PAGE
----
Leyline Travel

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Leyline Travel

Written by the Blue Warlock

Teleportation is one of the classic tricks mages throughout the ages have had in their repertoire. Normally, when a teleportation spell is cast, the mage is tossed across planar boundaries and arrives in a desired location through the transitive Astral Plane. It is not the only possible way of instant travel, however. At least on some islands in the Trackless Sea, there's quite a practical alternative: the leylines.

The leylines are magical, invisible ”pathways” that crisscross Toril's surface, usually concentrated around specific powerful locations. The loose chain of island which Amia can be considered part of is one such concentration. While they mainly exist on the Prime Material, leylines are also known to extend into other planes in the immediate proximity of permanent planar gates. Some sages theorize that the leylines were left behind by early fey inhabitants who travelled between Toril and the plane of Faerie. This may hold some truth, as the nearby Moonshaes are full of fey creatures. Others say it's powerful magic such as the Duir of Amia that creates or attracts the leylines. Then again, it might be neither: wherever leylines manifest, theories abound, ranging from Githyanki invasion plans to the remains of dead deities.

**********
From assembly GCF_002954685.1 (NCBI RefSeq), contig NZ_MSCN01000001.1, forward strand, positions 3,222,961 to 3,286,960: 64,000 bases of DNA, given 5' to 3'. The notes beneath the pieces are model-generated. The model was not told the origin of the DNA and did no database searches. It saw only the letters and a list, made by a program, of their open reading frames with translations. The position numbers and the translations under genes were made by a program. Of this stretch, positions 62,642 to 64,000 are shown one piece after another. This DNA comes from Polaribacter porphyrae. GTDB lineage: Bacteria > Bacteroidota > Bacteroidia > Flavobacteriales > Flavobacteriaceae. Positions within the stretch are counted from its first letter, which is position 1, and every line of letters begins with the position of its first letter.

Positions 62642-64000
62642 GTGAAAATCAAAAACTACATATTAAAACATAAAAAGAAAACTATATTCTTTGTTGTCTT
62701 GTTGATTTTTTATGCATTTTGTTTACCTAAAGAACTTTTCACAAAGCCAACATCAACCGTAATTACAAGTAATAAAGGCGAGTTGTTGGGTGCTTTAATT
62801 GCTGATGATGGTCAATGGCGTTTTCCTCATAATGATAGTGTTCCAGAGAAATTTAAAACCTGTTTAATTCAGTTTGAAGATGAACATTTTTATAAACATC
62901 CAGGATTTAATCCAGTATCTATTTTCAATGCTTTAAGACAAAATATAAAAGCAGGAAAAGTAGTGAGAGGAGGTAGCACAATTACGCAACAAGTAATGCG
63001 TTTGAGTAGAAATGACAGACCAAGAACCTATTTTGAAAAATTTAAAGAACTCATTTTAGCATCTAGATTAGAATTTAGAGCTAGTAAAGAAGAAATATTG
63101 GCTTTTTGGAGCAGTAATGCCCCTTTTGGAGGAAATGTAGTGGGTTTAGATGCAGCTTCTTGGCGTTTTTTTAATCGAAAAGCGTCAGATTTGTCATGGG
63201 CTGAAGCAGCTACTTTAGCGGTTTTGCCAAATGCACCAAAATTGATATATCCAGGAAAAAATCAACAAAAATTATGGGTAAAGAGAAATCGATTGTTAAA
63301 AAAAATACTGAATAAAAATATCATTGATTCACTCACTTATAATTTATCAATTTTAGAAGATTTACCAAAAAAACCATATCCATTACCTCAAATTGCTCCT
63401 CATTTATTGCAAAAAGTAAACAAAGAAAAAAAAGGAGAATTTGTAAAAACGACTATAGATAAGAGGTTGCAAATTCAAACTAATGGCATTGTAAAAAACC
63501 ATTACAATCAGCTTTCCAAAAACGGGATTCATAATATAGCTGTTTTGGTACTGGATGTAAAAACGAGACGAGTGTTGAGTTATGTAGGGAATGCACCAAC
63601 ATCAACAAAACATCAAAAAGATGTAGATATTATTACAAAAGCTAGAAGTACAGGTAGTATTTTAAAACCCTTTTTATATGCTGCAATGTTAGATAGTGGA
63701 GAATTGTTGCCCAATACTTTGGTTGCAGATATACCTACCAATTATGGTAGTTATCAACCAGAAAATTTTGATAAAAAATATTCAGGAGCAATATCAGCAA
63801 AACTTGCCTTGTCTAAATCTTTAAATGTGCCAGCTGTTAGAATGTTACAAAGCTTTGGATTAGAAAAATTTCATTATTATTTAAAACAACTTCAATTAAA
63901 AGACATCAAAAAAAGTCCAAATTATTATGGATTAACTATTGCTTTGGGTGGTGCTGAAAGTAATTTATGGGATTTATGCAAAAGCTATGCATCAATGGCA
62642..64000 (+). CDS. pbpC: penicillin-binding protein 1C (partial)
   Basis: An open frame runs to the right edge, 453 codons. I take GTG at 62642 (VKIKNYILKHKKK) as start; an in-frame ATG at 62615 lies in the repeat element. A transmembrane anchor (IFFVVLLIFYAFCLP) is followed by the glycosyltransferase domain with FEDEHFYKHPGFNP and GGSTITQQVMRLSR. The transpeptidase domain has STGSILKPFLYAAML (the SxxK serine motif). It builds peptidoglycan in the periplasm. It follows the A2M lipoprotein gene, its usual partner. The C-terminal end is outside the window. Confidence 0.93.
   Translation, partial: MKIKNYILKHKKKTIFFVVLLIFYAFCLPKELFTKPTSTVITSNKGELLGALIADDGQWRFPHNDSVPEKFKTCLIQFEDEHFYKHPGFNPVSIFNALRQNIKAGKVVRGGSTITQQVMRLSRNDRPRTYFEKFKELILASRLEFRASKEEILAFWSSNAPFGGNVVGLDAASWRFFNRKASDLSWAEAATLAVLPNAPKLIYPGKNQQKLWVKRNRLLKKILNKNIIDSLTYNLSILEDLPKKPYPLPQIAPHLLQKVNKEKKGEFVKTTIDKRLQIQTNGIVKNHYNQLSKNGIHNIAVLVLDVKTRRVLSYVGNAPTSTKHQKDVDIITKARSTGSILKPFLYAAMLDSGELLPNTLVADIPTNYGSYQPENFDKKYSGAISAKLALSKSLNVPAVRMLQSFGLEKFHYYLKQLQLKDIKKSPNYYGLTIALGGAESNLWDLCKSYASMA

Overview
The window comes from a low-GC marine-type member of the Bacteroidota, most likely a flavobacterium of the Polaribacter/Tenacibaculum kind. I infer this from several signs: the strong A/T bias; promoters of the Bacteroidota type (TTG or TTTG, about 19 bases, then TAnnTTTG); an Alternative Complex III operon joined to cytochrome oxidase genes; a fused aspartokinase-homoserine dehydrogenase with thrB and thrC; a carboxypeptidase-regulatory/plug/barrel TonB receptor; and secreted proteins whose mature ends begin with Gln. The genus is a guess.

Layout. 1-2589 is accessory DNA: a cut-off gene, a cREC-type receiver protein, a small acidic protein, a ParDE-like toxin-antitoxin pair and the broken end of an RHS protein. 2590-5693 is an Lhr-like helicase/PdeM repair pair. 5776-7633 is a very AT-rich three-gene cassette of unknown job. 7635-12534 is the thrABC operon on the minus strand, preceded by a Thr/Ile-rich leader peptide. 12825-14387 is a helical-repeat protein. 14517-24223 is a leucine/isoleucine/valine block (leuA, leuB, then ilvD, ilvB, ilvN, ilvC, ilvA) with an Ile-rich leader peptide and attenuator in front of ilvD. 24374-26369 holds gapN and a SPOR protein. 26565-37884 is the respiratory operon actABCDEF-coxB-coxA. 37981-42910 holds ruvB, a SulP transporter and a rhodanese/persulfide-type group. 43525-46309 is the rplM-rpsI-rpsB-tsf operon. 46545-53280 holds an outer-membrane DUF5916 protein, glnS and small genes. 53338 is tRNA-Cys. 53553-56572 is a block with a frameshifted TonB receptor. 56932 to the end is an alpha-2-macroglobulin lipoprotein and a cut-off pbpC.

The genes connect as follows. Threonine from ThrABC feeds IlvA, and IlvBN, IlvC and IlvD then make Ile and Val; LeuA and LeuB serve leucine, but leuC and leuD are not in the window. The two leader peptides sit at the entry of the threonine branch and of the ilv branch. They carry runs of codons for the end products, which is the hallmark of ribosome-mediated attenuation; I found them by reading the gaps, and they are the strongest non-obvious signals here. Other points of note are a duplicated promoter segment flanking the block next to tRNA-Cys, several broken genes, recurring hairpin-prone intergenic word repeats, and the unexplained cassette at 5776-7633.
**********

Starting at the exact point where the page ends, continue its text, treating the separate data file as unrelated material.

The full extent of leyline power is yet undiscovered, but they can be used for relatively safe and easy instant travel; at least if you know how. The Tower of Mystra has been researching teleportation for years now, and have recently come up with an efficent way of leyline travel. The concept is simple: one conjures an opening to enter a leyline thread, and speeds through the magical highway to the desired destination. This method has its both its benefits and downsides compared to traditional teleportation. It is a relatively safe way of travel, for one. The traveller won't get lost in the endless mists of the Astral Plane. Furthermore, it is a cost-efficent way to travel longer distances: with the right leyline, one could jump across half of Faerûn with only the energy it takes to access the leyline. Archmages of Conjuration rest easy, though: leyline travel is nowhere as versatile as the true Art. A traveller is limited to going where the leyline takes him, and must know where he's going to get off the leyline lest he flies all the way into Toril's center. One can't exit the leyline just anywhere, either: only junctions of two or more leylines are viable destinations.